As an aside to the school budget discussion, I want to include the following Philadelphia Inquirer article. About a month ago, Inquirer writer Dan Hardy called me about the FLES program (foreign language in the elementary schools).  He was writing an article on the program and how school districts reportedly were cutting this program to help reduce budget deficits.  Dan’s article appeared in the Philadelphia Inquirer this week  and I have posted it below.     

Grade schools consider cutting foreign language classes

By Dan Hardy
Inquirer Staff Writer

Students in Madame Maria Wells’ fifth-grade class at Cynwyd Elementary School were having great fun Thursday morning – while learning French at the same time.

Through songs, games, and discussion, mostly in French, Wells taught anatomy vocabulary words to the Lower Merion district children, now in their fourth year of instruction. The class, which meets three days a week, also talked about English words that have their origins in French terms.

“The connections between French and those words helps me remember them and know what they mean,” student Benjamin Nagle said.

“It’s great to be able to speak French,” said classmate Belle LeBow.

Not many public school elementary children in Philadelphia and its Pennsylvania suburbs get that experience.
Fewer than 10 of the 64 districts teach foreign language in the primary grades. Some programs are very limited, with only a few minutes a week or only a few grades.

Now, more districts are getting ready to say au revoir to those classes. Tredyffrin/Easttown; Springfield, Delaware County; and Great Valley are tentatively planning to drop them next year.

The Unionville Chadds-Ford district had intended to start a full program in its grade schools this year. But the recession forced it to shelve the plan in favor of one that uses teachers and parent volunteers a few times a month. Three districts – Haverford, Wallingford-Swarthmore, and West Chester – eliminated elementary language classes in the last few years.

Few contest the key role elementary education can have in foreign-language proficiency. Classes in lower grades are vital to achieving good pronunciation and fluency by the end of high school, experts say. Studies show that foreign-language instruction correlates with increased English language ability and general academic performance.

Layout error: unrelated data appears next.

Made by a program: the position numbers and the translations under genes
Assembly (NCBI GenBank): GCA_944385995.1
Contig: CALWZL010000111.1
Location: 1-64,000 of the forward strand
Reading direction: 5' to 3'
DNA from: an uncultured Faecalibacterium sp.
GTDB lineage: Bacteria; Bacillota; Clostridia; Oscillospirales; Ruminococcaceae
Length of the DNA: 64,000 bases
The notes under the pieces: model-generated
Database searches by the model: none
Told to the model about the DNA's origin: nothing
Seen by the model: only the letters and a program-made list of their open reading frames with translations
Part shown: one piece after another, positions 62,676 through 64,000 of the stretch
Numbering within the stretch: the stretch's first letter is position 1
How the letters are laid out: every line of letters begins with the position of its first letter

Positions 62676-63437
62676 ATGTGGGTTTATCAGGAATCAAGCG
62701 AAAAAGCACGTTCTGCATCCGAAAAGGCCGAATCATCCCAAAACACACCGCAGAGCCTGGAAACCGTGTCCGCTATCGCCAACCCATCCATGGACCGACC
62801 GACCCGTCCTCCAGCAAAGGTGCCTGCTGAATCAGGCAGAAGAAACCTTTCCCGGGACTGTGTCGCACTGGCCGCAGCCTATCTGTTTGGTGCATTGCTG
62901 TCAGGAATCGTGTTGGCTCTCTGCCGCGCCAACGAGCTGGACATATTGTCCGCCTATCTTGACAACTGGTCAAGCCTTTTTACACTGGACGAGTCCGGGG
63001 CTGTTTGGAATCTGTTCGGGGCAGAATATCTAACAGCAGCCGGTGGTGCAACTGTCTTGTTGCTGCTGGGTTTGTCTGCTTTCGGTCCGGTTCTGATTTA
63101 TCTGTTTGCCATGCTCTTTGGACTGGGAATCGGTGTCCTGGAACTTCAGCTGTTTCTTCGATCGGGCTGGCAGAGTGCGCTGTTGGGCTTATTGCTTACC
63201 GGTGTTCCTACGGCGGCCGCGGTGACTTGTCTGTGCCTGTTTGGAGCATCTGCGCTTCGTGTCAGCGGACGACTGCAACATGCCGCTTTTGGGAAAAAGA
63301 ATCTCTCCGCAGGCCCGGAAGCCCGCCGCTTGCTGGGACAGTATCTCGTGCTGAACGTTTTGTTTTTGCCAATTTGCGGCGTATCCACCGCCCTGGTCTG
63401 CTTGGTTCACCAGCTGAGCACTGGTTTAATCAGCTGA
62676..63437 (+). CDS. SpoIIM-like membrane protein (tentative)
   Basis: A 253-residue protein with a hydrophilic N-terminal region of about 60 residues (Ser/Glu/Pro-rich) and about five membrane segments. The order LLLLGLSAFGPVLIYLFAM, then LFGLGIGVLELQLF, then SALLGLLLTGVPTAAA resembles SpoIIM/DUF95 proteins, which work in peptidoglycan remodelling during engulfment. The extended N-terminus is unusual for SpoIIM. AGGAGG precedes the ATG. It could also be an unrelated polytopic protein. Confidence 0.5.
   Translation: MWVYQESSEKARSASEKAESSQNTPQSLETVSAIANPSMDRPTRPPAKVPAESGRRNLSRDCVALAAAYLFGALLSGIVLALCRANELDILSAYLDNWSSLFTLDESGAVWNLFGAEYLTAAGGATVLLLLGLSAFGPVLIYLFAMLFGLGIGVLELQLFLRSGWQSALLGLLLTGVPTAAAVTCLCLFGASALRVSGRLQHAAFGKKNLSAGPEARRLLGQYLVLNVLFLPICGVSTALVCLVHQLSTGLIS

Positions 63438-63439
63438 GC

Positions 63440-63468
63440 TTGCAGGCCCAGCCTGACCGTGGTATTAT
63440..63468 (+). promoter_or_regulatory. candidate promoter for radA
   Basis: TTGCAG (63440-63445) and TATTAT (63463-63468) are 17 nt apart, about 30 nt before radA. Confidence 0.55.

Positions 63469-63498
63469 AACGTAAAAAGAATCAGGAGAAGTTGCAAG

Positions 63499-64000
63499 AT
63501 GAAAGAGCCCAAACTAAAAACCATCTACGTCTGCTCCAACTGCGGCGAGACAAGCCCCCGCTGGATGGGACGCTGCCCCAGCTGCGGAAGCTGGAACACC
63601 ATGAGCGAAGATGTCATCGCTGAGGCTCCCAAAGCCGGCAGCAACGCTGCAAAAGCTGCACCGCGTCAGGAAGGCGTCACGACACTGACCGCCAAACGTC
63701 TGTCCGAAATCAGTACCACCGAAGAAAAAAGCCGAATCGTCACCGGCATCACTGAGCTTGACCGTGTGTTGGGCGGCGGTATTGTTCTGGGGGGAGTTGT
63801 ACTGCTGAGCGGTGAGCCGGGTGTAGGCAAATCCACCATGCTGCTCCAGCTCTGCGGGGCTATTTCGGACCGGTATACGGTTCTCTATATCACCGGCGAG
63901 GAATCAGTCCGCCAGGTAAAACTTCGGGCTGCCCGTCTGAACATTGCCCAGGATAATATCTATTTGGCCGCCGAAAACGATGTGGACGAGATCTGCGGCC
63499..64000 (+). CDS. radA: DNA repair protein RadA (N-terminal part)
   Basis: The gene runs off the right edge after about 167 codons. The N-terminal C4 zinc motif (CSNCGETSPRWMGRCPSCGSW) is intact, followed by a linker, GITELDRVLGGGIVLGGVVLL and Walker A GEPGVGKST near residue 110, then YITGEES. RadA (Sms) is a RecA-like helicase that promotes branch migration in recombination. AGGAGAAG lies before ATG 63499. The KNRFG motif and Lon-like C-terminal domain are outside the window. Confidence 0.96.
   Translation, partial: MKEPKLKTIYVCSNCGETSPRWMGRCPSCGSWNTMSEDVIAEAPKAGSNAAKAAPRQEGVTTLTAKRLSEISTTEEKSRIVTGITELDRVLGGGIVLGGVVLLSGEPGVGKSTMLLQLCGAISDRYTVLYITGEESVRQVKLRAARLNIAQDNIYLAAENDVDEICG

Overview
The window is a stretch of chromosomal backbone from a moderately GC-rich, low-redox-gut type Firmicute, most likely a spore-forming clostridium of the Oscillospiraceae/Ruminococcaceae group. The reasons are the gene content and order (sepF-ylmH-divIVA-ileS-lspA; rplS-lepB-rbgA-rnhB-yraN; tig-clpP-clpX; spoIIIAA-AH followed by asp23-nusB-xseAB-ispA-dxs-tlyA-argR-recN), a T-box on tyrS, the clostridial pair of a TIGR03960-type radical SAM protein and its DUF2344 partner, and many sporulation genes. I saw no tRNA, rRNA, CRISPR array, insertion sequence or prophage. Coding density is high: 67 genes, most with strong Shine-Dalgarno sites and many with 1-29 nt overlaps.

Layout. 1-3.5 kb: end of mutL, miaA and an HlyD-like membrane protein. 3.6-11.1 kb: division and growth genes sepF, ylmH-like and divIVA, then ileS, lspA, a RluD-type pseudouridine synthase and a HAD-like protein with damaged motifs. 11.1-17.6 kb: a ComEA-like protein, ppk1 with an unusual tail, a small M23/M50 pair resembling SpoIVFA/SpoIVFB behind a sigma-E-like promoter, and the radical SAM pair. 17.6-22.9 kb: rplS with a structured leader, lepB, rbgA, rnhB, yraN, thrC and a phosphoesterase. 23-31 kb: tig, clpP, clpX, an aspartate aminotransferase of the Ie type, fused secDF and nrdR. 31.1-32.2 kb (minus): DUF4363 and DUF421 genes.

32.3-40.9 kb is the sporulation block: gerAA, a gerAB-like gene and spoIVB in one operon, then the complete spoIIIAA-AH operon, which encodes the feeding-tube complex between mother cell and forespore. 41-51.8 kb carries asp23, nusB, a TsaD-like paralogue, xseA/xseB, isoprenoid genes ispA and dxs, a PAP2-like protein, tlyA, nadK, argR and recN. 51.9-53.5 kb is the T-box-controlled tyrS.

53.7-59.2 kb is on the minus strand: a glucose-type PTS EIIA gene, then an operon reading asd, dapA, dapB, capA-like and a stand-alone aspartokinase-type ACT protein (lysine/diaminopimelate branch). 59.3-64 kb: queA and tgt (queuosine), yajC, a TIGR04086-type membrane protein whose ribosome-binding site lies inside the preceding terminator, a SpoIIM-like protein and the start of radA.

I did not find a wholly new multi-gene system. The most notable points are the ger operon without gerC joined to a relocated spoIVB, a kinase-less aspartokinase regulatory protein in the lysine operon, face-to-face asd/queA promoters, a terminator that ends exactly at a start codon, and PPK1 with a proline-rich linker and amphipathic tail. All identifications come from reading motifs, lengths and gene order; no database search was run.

But nationally, the percentage of schools with elementary level language programs fell from 24 in 1997 to 15 in 2008, according to the Center for Applied Linguistics, a Washington-based nonprofit. Pennsylvania officials do not have an exact count, but said the number of districts with some kind of elementary language instruction is holding fairly steady at between 150 and 175.

For area high schools, The Inquirer’s Report Card on the Schools, released Sunday, found that nine suburban districts dropped one or more languages and six others added them since 2007-08. In Philadelphia, about half a dozen high schools dropped at least one language and about the same number added one.

New Jersey is one of only 19 states that has a foreign language high school graduation requirement; Pennsylvania does not. New Jersey also requires that every elementary school teach foreign language.

The three Pennsylvania districts proposing to cut their elementary programs all cited the same reasons: time and money. Tredyffrin/Easttown, Springfield, and Great Valley officials said that it was impossible to spend enough time on them to make it worthwhile, and they could realize savings by starting the instruction in the higher grades. In the Tredyffrin/Easttown school district in Chester County, the elementary language program, started in 1998, has been a signature program. “We believe that learning a foreign language in the elementary school is an essential part of a child’s education and development,” the district’s Web site says.

But the program – with 45 minutes of class time for first through fourth graders twice every six days – is likely to be cut. “If we want proficiency, we would have to increase instruction, and we don’t feel we could do that at this time,” said curriculum director Richard Gusick, citing competing demands from other subjects.

The district will beef up its program in grades five to 12, Gusick added, saying that “language proficiency remains a goal.”

Another factor for the proposed cuts is a $9.25 million budget deficit the district faces for next school year. Dropping the program would save $378,000, he said. That proposal brought hundreds of parents out to board meetings; more than 600 signed an online petition asking that the program be spared.

One was Tredyffrin resident Cristina McLachlan, the mother of three elementary schoolchildren and a Spanish teacher at a private school. “Everybody is trying to become more global and countless studies have showed that the earlier children are exposed to a foreign language, the easier it is for them to learn it,” she said. “When you go to Europe or South America, every educated person speaks two languages, or three or four – we’re the exception. . . . It’s a huge step backward in a school district that everyone considers to be so good – it’s absurd . . . it’s a mistake.”

In the Lower Merion District, support for the program remains strong, said Jack Maguire, supervisor of Humanities programs. “The educational benefits and the intellectual benefits for the kids are immense,” he said. “There is no need to justify this to the community – they understand the importance of this to their children’s education. . . . There’s never been a whisper that the program is in trouble.”